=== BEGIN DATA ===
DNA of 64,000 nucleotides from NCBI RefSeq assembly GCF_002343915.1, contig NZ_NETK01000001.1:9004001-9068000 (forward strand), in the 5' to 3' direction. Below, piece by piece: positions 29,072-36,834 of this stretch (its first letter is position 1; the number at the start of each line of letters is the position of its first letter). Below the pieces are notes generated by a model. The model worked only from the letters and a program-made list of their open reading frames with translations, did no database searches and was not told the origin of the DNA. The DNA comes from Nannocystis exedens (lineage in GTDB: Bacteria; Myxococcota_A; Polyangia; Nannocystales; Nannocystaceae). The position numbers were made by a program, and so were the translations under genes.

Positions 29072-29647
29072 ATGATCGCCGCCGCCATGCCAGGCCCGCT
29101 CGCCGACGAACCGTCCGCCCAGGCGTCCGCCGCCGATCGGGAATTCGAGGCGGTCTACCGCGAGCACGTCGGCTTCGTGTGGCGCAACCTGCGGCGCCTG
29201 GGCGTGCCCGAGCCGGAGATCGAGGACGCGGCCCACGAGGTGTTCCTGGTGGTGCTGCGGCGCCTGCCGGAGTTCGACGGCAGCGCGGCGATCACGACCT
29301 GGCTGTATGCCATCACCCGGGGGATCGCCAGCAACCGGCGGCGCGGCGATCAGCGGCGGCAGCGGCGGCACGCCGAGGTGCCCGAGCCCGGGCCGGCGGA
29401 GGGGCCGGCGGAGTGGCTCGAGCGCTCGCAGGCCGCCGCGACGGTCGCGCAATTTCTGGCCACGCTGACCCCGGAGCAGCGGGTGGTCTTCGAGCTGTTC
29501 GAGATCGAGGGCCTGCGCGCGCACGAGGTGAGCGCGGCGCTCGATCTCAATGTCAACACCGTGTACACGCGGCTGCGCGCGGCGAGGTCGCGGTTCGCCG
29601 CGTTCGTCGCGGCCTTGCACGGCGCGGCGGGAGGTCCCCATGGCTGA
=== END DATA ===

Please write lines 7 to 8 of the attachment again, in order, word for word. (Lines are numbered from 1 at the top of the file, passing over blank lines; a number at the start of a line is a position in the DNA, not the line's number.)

29401 GGGGCCGGCGGAGTGGCTCGAGCGCTCGCAGGCCGCCGCGACGGTCGCGCAATTTCTGGCCACGCTGACCCCGGAGCAGCGGGTGGTCTTCGAGCTGTTC
29501 GAGATCGAGGGCCTGCGCGCGCACGAGGTGAGCGCGGCGCTCGATCTCAATGTCAACACCGTGTACACGCGGCTGCGCGCGGCGAGGTCGCGGTTCGCCG